The Blessed and Pink Dressed

I had visited Catholic churches before. Whether in Italy, Spain or New York, they always struck me with the same haunting silence.

Aside from the faint echo of monastic chants or organ chords, it was quiet. If I listened too hard, it was like I could hear someone whispering through the stone walls. Maybe believers heard Jesus in the whispers, and that’s why they sat so earnestly in the brown pews.

I couldn’t hear Jesus the way that they did so their prayers fell upon my arms and legs like chills. I entered the Church of Notre Dame in New York with only the expectation of echoes.

The church on 114th Street and Morningside Drive was hidden in plain sight, with a fence on the corner blocking it off from the noise of the neighborhood. A path through a small garden led either to the chapel where the priests said mass or to the rectory, where they lived.  

As I entered the chapel, I saw one woman alone, her gaze fixated on the marble altar at the front of the room. . Her bright pink dress stood out from the clean, holy, untouched marble. With a mask on, she looked as if she could be an older cousin of mine, her black frizzy-wavy hair down her back, tan skin warm against the floral pink.

She arrived at the Tuesday service at least an hour earlier than everyone else. As she waited, she sat in a pew near the raised statue of the Virgin Mary. She looked between Mary and Jesus in reverence, muttering under her breath with her hands folded on her lap. It was like she knew God was coming. 

Catholics believe that, in 1858 in Lourdes, France, the Virgin Mary appeared to a woman who would later be recognized as St. Bernadette. The New York church replicated this moment in a grotto in stone at the front of the chapel. The gray stone looked real, like someone had carved into the building itself to reveal its earthy interior. The grotto looked so natural against the stark white marble that it lured me into the scene of the Virgin’s apparition.

As she sat, the woman in pink held the same facial expression as the memorialized St. Bernadette–a combination of awe and longing. 

While the priest gave his homily, the woman in pink was seated one row across from me, with her eyes laser focused on the book he was reading from. The Good Book, the word of God Himself, the Holy Bible. 

She seemed to know every word to every prayer the priest spoke. I followed her to know when to stand up and sit down, and when to bow my head. But when she rose to take the Eucharist–the wine and bread that Catholics believe to be the real body and blood of Christ – I stayed in my seat. There are some moments that are only meant for true believers.

The woman in pink gracefully consumed Jesus’s body and knelt on the pew closest to Him to pray. As I sat in my pew, I tried to talk to God. But it felt like I needed someone to translate for me, like I couldn’t reach Him in the same way that everyone else could. 

Her prayer was long. I could see in the folds of her face that she was fervently praying to God, faithfully asking for help and expressing her pious devotion. I wanted so badly for all of her prayers to be answered. But neither I, nor she, knew if they ever would be.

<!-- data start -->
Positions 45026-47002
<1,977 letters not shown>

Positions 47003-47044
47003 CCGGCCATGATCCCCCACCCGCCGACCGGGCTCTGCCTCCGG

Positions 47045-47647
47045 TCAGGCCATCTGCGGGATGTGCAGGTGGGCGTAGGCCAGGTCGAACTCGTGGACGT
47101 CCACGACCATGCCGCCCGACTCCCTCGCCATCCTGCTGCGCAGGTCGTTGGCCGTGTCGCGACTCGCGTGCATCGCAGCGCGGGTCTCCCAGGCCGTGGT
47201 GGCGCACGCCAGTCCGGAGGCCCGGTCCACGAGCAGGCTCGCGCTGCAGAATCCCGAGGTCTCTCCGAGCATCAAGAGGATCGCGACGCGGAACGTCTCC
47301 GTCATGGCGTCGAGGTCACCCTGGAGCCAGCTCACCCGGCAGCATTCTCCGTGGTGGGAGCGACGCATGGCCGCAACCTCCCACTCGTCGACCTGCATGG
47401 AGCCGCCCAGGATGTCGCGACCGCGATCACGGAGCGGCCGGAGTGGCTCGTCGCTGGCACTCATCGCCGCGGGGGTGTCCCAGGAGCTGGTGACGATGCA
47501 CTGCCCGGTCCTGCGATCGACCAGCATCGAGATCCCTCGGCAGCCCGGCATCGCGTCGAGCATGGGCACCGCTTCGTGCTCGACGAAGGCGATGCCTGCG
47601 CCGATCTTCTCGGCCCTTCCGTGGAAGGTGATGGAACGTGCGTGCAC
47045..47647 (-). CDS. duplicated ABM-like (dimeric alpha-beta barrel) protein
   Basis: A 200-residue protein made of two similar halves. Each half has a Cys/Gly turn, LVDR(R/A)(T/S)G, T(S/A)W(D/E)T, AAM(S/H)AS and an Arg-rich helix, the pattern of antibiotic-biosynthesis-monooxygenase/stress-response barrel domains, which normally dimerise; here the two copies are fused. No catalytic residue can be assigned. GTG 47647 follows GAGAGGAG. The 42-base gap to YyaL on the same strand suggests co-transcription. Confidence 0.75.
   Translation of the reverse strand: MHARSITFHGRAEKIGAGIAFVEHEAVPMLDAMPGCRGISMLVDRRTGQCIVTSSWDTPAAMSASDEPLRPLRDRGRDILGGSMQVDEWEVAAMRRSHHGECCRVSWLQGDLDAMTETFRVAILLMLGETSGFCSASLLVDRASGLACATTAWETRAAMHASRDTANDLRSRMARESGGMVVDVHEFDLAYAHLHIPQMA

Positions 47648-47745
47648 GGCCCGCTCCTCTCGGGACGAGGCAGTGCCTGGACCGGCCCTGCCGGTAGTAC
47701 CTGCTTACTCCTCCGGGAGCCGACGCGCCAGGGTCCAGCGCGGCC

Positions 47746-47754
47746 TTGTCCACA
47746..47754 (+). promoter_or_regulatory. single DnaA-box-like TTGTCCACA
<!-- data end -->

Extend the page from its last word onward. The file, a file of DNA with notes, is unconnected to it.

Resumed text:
When she sat back down at the end of service, she started singing on cue with the other worshippers; out of tune, at a higher volume than the rest, but with the passion of someone who knew the song well and believed every word. It was a hymn about Jesus, but I couldn’t pick out the melody from her shouted notes.

She closed her eyes and remained in her seat. As I left the church, she was still singing. 

Aria for the Bounty outside my window after Sharon Olds

Reflection Through Poetry

Aria for the Bounty outside my window
after Sharon Olds

Kate Cammell |

Pleasant Ave, East Harlem / Photo by Kate Cammell

I’d never noticed that there
are twelve of them on my block, trees
with branches like varicose veins, twisted
toward sky. Their nakedness
casting soft linear shadows
on the sidewalk. When
had their leaves fallen? I’d been
so damn busy in Autumn. I
can’t even remember
what color they turned. Perhaps
orange, but I couldn’t name
the hue. Maybe a shade like
campfire or papaya innards? But
now, I suppose, I’ll have time
to watch buds appear and to make
up for not knowing
which railings birds prefer
for perching on the wrought
iron fence across the street. I
can wake up and sit
in the light of my bay window
and notice the man wearing
a corduroy jacket buttoned
halfway up, his beret tilted
slightly—it’s important
to look crisp in a crisis
I think, letting ourselves pretend
in whatever way we
can to have control, sometimes
we need that. This morning
I made coffee and drank it
out of a pale pink Ikea
mug, then I did something
unbecoming of the New
Yorker I’d convinced
myself I am, I waved to people
rolling their metal carts
down the street, having just
pillaged shelves of the Harlem
Costco one block down. I
stood inches from
the glass, to be closer
to them and so I could
taste my own breath
bouncing back at me, a reminder
that I am alive. Every so often
a car honks their horn
at the nearby intersection and I’ll let
myself believe that they’re saying
hello to me. Saying we see you
by the window and we
are in this together. I’ve
started smiling back
at the face someone carved
in wet cement, now frozen
forever on the sidewalk below
my window. Yesterday, a
man strolled by after a successful
supply run, his cart bursting
with Bounty paper towel
packaged in groups of six, nestled
in plastic covering, ready
to provide—mental manna
for indefinite isolation. The man rested
his hand atop the package, perhaps
for stability but I saw
what I wanted. And
that was a gentle touch. Like
a measure reserved for loved
ones, and it was comforting
to think of being touched
as I looked out at a street
where people were speed-walking
to the safety of a home, their
Bounty in tow